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Cantata BWV 162
Ach! ich sehe, itzt, da ich zur Hochzeit gehe
Discussions - Part 2

Continue from Part 1

Discussions in the Week of June 12, 2005

Peter Bright wrote (June 12, 2005):
Introduction: BWV 162

The cantata for discussion this week (June 13-19) is:

Cantata BWV 162
Ach, ich sehe, itzt, da ich zur Hochzeit gehe
(“Ah, I see now, as I go to the marriage”

Written for the 20th Sunday after Trinity, composed in Weimar to a text by Salomo Franck. It was first performed on 25 October 1716, and later in Leipzig (10th October 1723).

Link to texts, commentary, vocal score, music examples, and list of known recordings: http://www.bach-cantatas.com/BWV162.htm

Link to previous discussions: http://www.bach-cantatas.com/BWV162-D.htm

It is possible to hear two versions of the complete cantata on the internet (Harnoncourt from 1986 [2], and Leusink, from 2000 [5]). See: http://www.bach-cantatas.com/Mus/BWV162-Mus.htm

Unfortunately, Bach’s score for this cantata has been lost, and the surviving parts are incomplete. It is scored for four voices, strings, bassoon and continuo. However, when later performed in Leipzig, Bach added a part for corno da tirarsi - a horn, of which no example survives. I would tentatively welcome further discussion of how this horn may have sounded (or even looked like) – there is some discussion in the Bach Cantatas pages: (http://www.bach-cantatas.com/Topics/Corno-da-caccia.htm) – and a few recordings available, but, without any surviving instruments, I guess we may never know for sure. The only information provided in the Oxford Companion Series to Bach (p. 222), is that it had a “mainly cylindrical bore, closely coiled several times”.

My subjective feeling about this cantata is that, outside of the first two arias (movements 1 and 3), it holds relatively little of interest for me. However, it seems to me, that the first movement in particular represents some of the most engaging of Bach’s cantata writing, with its Fortspinnungstypus ritornello (other examples of which can be found in part 4 of the Christmas Oratorio (BWV 248), and in the first movement of the Violin Concerto in E major). Be that as it may, I look forward to the discussion of this work. As a further means of introduction, I include (below) Tadashi Isoyama’s notes from the Suzuki series (third volume) [4].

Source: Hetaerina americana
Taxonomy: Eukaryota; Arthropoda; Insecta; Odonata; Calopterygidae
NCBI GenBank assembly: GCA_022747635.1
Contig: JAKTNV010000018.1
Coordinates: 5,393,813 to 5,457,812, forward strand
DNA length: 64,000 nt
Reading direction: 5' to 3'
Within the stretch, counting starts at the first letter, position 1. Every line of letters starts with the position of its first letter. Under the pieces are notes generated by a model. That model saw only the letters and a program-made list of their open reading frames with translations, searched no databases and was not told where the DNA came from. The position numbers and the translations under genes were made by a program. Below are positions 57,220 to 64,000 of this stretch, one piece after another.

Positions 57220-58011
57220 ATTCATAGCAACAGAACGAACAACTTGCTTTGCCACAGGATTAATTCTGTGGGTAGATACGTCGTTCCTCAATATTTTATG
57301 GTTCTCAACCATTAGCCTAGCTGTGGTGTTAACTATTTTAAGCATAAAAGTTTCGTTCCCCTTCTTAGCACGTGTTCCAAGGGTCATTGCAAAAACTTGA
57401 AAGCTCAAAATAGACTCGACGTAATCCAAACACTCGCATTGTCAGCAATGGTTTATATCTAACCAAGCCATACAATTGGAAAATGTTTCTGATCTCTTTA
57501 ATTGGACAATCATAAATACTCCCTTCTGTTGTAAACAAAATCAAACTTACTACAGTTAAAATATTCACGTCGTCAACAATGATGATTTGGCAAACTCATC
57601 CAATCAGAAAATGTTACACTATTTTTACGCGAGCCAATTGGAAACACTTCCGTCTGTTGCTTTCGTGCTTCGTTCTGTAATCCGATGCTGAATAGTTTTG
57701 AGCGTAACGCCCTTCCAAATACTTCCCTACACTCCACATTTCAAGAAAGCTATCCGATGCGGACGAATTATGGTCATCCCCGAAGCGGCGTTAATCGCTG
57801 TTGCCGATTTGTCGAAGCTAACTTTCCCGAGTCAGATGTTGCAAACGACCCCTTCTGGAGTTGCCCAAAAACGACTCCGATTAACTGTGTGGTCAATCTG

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BWV 162: Ach, ich sehe, itzt, da ich zur Hochzeit gehe (Ah, I see, now as I go to the wedding)

It was thought that this cantata for the twentieth Sunday after Trinity was first performed on 6th October 1715. According to recent research, however, it appears likely that the premiere took place on the same Sunday of the following year (25th October 1716). This is because it has become clear that. in August 1715, the court entered a state of mourning for Duke Johann Ernst, and the performance of cantatas was halted until the beginning of November by this observance. Examination of a new chronological list of cantatas from this period reveals that between October and December 1716. the pitch Bach used for his cantatas was raised (BWV 161, BWV 162, BWV 70a, BWV 186a, BWV 147a). This revolves around the death from illness of the court's Kapellmeister J.A. Drese, on 1st December 1716, and possibly also a hope of being named as Drese's successor in that post. In any case, the series of cantatas composed at the higher pitch concludes with BWV 147a, first performed on 20th December.